Lisa Adams in the Claremont Courier

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Lisa Adams in the Claremont Courier Powered By Docstoc
					                                                                                                                                        Claremont COURIER/Saturday, December 10, 2011   8

A little luck, a lot
of career:
Claremont artist
finds her path
        isa Adams, an alumna of Clare-
        mont High School, Scripps College
        and Claremont Graduate Univer-
sity, knew beyond a shadow of a doubt at
age 10 that she was going to be an artist. It
was 3 years later (and more than 4 decades
ago now), that an epiphany illuminated her
path and helped shape her artistic voice.
The life-changing moment happened
while peering inside the window display of
what is now Raku in the Claremont Vil-
lage, marveling at a painting by Clare-                     “It was not a take it or leave it thing, I didn’t want to do                             Photo by Joerg Metzner
                                                                                                                           Los Angeles based artist Lisa Adams is a graduate
mont’s own abstract painter, Karl                           anything else.”                                                of Claremont High School and Scripps College who
                                                               Although passion and talent were raging from an
Benjamin.                                                   early age, Ms. Adams firmly believes that nothing
                                                                                                                           has been working in the arts for more than 30
   “I thought ‘Oh man, that’s a painting. You mean you                                                                     years. Tomorrow, Sunday, December 11, Ms.
                                                            would have happened without luck, and without Clare-           Adams will open a solo show a CB1 Gallery in
can make paintings that don’t have any representational     mont.                                                          downtown Los Angeles.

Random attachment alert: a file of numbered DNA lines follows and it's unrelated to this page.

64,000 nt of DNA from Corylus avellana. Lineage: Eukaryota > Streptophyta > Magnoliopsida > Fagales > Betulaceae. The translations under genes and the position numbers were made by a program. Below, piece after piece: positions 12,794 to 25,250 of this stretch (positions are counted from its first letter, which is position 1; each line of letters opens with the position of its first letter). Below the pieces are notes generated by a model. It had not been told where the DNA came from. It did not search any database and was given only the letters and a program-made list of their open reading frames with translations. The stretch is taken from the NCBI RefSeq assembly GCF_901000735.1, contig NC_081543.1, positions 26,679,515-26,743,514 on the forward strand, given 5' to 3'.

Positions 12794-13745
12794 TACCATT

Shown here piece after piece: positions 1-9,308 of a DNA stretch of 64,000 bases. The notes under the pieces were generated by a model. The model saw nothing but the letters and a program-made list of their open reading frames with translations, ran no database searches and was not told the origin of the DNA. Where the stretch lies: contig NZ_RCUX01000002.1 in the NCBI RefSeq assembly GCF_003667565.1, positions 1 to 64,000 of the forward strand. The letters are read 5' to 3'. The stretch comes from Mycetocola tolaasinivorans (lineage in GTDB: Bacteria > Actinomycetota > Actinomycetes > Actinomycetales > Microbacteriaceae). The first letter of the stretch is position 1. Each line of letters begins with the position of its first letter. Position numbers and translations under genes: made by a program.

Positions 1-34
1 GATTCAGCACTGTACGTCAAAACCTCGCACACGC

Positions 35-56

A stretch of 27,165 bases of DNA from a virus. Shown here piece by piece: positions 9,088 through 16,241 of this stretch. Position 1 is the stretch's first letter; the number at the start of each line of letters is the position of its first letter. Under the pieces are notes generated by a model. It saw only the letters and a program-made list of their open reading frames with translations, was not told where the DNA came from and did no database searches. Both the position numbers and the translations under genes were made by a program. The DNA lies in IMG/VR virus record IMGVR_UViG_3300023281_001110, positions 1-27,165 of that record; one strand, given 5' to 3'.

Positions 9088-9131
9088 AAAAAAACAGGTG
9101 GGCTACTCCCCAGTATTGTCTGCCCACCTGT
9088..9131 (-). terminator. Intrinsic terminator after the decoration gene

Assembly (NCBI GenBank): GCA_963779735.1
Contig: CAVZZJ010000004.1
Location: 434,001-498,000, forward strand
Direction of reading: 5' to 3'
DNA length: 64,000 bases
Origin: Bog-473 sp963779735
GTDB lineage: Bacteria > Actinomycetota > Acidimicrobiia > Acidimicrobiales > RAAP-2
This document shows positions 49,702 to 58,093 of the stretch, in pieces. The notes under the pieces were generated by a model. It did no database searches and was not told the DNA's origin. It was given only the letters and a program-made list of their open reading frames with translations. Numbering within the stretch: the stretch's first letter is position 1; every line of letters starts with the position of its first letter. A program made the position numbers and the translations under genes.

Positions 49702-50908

things in them?’ That was a huge idea for me,” recalled        “I was so naïve and knew nothing, I could not have
Ms. Adams who, until then, was painting only land-          engineered it if I tried, but I had luck and somebody
scapes and still lifes. “This experience took my mind to    looking after me,” she said. “Having been in Claremont
another level.”                                             and not Butte, Montana or on the great plains of Ne-
   Since then, she has enjoyed a successful career as a     braska was an incredible stroke of luck. I was in a place
visual artist, exhibiting and curating shows around the     of unbelievable educational institutions, and just being
world; serving as an international artist-in-residence at   in that environment enabled the gods, the spirits, the cir-
places such as the Nordic Institute for Contemporary        cumstances, whatever you want to say, to play in my
Art in Finland and the World Design City in Japan;          favor. I’m telling you, otherwise, nothing would have
teaching at numerous institutions such as the University    happened. Nothing.”
of Southern California and the Otis College of Art and         Raised by parents who “didn’t know anything about
Design; serving as a Fulbright scholar in Slovenia; blog-   college or why you would go, and why in the hell
ging on Los Angeles art for the Huffington Post and         would you spend that kind of money,” Ms. Adams did
much more. Tomorrow, her next solo exhibition, “Par-        not have guidance or encouragement toward advanced